Thursday, July 24, 2014

Finding and leaving Saint Didier in the Vaucluse



"Should we stop?" Something about the village of Saint Didier had called our attention. Perhaps the steeple puncturing into the milky blue toile overhead. We pulled over and organized the dogs before heading out to explore. It is always a slow process - similar to tasting for spices while cooking - of garnering the temperature and will of a new environment. My camera was in hand and I started looking so intently that I didn't realize that our conversation had shifted towards something important. "You aren't listening to me," Remi said. He was right. I stopped clicking and looked at him, at that face that I crossed the ocean to be near. And the elements of this one little town with some certain charm softened and no longer seemed so important to take home in my pocket. A dog barked repeatedly behind a gated wall. Kipling's ears pricked forward and Ben plodded up to me with a slow wag as a sinewy woman filled up a plastic bucket at the fountain that we were perched on. She gave us a stare as hard as her boney arms. It was time to go. We gathered ourselves up and inwards, somewhat sheepishly and folded back into the car, tourist-like and wandered on, energy sorted both for Saint Didier and between ourselves.














We have moved and it went swimmingly. Thank you for all of your good wishes...




Friday, July 11, 2014

Opening one door, preparing to close another

 
 Bonsoir.

And I do mean "Hello there," said shyly, timidly, for I haven't been very present and yet you all have been extremely gracious and supportive.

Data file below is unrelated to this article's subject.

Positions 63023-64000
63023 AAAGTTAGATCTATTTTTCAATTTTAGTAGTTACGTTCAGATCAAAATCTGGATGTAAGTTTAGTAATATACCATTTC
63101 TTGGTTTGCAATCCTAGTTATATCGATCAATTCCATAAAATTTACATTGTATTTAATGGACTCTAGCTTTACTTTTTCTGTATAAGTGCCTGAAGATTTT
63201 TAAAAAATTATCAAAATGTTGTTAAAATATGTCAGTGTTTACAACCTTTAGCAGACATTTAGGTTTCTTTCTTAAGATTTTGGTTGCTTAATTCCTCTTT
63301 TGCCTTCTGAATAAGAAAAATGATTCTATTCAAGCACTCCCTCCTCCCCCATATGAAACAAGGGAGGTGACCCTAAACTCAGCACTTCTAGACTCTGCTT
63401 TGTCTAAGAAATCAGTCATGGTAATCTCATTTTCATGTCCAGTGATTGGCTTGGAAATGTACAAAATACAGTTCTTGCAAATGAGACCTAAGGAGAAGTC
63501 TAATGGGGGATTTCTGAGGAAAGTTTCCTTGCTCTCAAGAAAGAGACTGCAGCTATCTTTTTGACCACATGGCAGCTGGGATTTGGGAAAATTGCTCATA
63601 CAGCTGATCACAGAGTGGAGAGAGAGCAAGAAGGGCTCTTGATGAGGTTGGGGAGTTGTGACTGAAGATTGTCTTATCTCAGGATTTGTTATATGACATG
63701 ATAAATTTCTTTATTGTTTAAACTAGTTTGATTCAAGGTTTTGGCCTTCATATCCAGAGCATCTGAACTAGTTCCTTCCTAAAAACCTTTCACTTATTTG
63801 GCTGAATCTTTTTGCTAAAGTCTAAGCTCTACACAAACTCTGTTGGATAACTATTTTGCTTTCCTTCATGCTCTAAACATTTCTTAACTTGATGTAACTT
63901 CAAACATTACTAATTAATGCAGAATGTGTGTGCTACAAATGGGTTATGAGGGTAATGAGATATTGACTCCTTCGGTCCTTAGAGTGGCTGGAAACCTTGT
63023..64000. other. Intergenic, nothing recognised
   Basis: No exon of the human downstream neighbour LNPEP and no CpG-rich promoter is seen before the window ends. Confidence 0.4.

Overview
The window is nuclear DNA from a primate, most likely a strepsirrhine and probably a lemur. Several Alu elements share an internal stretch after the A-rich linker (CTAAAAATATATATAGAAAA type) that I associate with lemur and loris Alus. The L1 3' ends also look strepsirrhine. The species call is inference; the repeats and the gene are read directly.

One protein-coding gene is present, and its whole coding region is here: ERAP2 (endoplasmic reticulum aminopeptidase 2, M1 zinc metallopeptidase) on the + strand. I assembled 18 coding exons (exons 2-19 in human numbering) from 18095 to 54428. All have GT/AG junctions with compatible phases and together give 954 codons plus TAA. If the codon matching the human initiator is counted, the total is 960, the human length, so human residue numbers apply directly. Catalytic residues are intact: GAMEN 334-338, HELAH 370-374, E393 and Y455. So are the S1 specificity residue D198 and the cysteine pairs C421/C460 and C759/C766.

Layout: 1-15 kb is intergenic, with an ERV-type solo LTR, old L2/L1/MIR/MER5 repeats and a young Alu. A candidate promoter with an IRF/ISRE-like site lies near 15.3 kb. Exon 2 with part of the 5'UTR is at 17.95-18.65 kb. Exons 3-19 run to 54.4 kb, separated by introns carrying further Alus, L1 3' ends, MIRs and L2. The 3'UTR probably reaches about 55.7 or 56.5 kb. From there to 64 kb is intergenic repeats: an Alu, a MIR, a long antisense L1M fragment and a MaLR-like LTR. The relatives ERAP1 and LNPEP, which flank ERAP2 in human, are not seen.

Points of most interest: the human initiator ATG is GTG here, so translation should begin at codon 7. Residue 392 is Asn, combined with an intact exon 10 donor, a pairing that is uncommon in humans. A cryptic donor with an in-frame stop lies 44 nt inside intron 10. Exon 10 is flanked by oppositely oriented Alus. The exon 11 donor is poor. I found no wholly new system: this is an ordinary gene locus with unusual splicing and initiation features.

It has been an unusual Summer. And it isn't finished yet, so I will beg more of your patience for a little while longer - say two weeks or so - and then I will be so very excited to return to regular programming.

For you see, we are moving. Out of Arles but nearby. To a village that I hope will remain my secret. But then again you know of it already, as I have referred to it as My Secret Provence several times in the past.

Sometimes a certain place calls to you and won't let you go until you make it your own. It took us almost one year but that is what Remi and I have done. We stopped looking for houses and started focusing on the where. No, we didn't buy but found a rental that makes me say, "Hello House," each time that I walk in the open front door. I smile broadly as I open up the shutters to let the light in.

You will understand when you see it. But not yet. No, I won't share until we are moved in. I am funny that way.

Until then, can you stand by me a little longer, even if I am silent? My trip to the States ended up being longer than I had planned and so now, despite fierce jet-lag, I am thrown into the thick of packing and renovating before the moving date of the 21st. I am honestly not certain how much I will be around before then. But please don't go away, for a quiet slice of the real Provence awaits you...yes, it still exists...

Do you have your hand on the door handle? I do, all while looking over my shoulder with much Gratitude. Arles will always be here for me but now we are certain and ready to start a new adventure.


For those of you that are wondering, yes, Remi and the boys are doing just fine and were very happy to welcome me home, albeit one in transit. No more to say about that, I am looking forward.

For there are good things ahead, I feel it in my bones.

Have a wonderful weekend. Toast the Summer for me, will you? 

Monday, July 7, 2014

In the thyme field



It was our final morning at the mazet and Remi and I were both trying to gear ourselves up for the tasks of packing and cleaning before returning to Arles. The tension from Kipling's escapade the night before still clouded the air. "Let's go down to the thyme field," Remi suggested. 


We had never seen anything quite like it, despite our many years of living in Provence. An actual field of thyme in bloom. 


And they weren't the scraggly dusting of herbs de Provence that we find in the Alpilles but rather perfect bouquets that popped out of the ground as if a magician had pulled them out of a hat.


We sat down in the midst of it, each with our own cutting tools and slowly began to recueiller, to gather up our harvest.